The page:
An active weather pattern will send several storms into the northwestern United States through the upcoming week.
"The Pacific Northwest will be receiving round after round of rain and snow through next week, beginning on Sunday," AccuWeather Meteorologist Becky Elliott said.
Following a round of rain to begin the weekend, another storm will move onshore on Sunday. Each storm that rolls across the Northwest will feature a small area of high pressure in its wake, leading to a brief period of dry weather and some sunshine.
Enough mild air will be in place during each storm that snow levels will stay mainly above pass levels. Nonetheless, significant snow will fall across the higher elevations of the Cascades into next weekend.
The areas likely to receive the heaviest rainfall by early next week include western Washington and Oregon. Less rainfall will reach portions of northern California.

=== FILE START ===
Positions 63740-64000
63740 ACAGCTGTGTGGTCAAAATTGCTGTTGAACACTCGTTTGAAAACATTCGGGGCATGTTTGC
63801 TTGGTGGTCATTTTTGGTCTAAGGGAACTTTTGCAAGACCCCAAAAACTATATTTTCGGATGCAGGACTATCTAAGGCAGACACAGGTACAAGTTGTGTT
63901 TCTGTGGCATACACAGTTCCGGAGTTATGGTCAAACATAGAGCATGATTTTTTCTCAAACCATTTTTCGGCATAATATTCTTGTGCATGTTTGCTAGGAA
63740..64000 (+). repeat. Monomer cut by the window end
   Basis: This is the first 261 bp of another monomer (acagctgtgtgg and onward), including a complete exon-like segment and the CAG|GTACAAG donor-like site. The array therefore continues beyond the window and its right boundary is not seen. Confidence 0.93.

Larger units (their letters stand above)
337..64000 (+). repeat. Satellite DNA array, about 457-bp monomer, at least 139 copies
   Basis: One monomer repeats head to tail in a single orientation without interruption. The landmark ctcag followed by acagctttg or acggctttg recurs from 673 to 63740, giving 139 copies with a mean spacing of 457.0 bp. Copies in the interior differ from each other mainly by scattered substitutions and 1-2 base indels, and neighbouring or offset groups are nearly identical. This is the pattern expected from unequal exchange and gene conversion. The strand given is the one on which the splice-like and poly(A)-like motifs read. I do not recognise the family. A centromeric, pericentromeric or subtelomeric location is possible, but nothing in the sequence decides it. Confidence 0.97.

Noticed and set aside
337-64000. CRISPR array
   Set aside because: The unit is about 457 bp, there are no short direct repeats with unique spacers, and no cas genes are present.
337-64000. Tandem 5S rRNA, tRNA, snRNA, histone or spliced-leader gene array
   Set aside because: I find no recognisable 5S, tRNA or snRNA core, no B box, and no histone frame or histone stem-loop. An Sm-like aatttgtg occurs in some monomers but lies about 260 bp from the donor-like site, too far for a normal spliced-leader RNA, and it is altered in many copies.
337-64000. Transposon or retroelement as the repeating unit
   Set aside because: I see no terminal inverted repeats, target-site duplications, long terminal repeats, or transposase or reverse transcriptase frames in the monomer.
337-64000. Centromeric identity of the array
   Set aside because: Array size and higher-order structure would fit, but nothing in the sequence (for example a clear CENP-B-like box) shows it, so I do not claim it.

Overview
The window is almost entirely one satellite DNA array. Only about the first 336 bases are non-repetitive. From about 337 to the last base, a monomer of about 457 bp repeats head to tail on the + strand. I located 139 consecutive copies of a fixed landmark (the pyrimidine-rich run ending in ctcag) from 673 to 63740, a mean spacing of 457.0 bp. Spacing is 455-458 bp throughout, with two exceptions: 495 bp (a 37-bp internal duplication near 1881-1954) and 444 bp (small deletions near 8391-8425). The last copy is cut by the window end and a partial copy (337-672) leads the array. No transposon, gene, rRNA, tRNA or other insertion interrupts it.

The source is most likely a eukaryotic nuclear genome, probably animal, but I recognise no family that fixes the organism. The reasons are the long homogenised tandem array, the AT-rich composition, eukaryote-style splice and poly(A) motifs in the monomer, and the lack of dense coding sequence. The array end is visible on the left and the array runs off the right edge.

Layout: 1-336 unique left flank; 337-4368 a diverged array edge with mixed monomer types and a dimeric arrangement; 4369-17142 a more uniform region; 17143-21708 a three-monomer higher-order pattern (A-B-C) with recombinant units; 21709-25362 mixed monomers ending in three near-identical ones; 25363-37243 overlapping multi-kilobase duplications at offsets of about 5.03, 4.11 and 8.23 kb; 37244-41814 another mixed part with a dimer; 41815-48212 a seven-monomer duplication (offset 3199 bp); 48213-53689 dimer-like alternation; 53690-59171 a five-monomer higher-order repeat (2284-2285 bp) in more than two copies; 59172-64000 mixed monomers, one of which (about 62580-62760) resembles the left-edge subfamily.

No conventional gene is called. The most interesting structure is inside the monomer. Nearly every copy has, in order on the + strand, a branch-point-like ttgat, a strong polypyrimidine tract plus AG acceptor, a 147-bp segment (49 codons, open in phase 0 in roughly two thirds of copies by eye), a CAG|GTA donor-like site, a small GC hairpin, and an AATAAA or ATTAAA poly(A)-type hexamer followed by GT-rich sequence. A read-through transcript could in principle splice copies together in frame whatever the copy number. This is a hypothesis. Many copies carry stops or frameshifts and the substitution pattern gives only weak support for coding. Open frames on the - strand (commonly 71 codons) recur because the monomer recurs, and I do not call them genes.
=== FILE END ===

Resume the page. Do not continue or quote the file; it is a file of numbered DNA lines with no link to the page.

"Heavy rainfall is likely along the Washington and Oregon coasts and areas just inland, while the Cascades will receive a decent amount of snow," Elliott said.
While each storm is not expected to produce inches of rain from Seattle to Portland, Oregon, enough rain will fall at times to raise the risk of hydroplaning for those traveling at highway speeds.
The added rainfall will continue to add to the current record for the wettest winter on record for Seattle and Portland.
"With winter winding down, skiers and snowmobilers will want to get out next week and take advantage of the fresh powder," Elliott said.
By the middle of next week and into next weekend, the storm track may shift south, allowing more rain to reach much of California.
"The weather pattern looks to get wetter across much of California by the second week of March," AccuWeather Western US Expert Ken Clark said.
A series of storms may move across California through the second week of the month. These storms could produce inches of rain from San Francisco to Los Angeles and heavy snow in the Sierra Nevada.
Should the storm track favor more of California, rain will still reach the Pacific Northwest, but it will be less numerous.